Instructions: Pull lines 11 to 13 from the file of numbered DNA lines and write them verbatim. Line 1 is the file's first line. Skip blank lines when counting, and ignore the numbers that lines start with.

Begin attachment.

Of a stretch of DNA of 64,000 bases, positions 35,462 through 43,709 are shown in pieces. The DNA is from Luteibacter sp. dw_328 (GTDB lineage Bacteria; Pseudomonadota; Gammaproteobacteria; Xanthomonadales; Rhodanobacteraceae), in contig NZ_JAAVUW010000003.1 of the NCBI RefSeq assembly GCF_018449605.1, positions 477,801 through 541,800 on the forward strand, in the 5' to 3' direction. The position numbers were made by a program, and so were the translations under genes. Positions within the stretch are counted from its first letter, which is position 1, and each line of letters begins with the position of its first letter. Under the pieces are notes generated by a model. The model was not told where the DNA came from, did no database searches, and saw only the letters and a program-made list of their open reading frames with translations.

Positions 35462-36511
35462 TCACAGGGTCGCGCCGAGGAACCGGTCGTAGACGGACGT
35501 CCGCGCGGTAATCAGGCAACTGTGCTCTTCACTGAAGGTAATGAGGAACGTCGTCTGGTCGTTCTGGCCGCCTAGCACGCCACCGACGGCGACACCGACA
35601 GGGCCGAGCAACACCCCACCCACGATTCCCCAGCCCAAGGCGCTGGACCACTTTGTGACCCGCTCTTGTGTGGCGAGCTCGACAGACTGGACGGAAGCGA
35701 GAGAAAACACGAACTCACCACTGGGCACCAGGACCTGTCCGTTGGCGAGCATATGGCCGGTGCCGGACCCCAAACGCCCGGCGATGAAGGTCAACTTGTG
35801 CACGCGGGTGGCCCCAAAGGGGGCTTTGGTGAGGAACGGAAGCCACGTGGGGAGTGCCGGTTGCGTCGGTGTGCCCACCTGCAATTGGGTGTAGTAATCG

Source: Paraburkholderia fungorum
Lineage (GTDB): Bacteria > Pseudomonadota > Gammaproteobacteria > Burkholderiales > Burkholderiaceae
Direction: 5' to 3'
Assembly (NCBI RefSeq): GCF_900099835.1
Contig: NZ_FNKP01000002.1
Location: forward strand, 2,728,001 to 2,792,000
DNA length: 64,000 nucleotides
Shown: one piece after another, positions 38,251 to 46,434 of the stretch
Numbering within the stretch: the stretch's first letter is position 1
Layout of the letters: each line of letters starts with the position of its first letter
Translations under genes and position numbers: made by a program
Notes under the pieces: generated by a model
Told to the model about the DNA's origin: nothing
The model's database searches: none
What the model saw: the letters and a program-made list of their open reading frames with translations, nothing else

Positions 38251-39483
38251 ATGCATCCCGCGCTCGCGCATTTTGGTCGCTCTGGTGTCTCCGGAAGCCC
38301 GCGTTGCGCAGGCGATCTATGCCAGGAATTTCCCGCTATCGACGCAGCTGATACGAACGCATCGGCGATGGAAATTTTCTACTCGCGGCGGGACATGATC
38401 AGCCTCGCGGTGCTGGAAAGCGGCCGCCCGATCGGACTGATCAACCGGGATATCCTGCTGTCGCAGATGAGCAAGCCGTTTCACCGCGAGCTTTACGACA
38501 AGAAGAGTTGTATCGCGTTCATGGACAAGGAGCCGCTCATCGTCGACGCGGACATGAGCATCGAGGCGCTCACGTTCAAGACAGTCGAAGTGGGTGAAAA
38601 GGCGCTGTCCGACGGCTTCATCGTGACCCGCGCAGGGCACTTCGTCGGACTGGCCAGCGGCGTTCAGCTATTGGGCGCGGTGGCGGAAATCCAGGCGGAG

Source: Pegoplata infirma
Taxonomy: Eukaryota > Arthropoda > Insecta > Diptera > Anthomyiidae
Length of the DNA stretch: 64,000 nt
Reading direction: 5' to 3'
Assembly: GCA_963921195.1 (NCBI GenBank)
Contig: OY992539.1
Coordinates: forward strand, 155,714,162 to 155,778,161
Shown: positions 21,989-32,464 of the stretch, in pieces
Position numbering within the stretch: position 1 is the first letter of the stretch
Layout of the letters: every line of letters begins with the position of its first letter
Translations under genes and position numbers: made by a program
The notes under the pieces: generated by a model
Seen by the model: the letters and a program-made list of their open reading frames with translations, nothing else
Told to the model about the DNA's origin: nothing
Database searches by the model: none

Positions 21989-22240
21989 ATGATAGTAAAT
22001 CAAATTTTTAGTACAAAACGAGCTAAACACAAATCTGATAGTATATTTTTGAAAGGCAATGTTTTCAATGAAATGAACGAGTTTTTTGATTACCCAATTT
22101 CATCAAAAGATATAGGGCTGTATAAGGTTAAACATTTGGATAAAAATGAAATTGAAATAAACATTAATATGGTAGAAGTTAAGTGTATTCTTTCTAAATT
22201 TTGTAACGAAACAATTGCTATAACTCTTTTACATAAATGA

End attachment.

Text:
Assembly (NCBI RefSeq): GCF_900099835.1
Contig: NZ_FNKP01000002.1
Location: forward strand, 2,728,001 to 2,792,000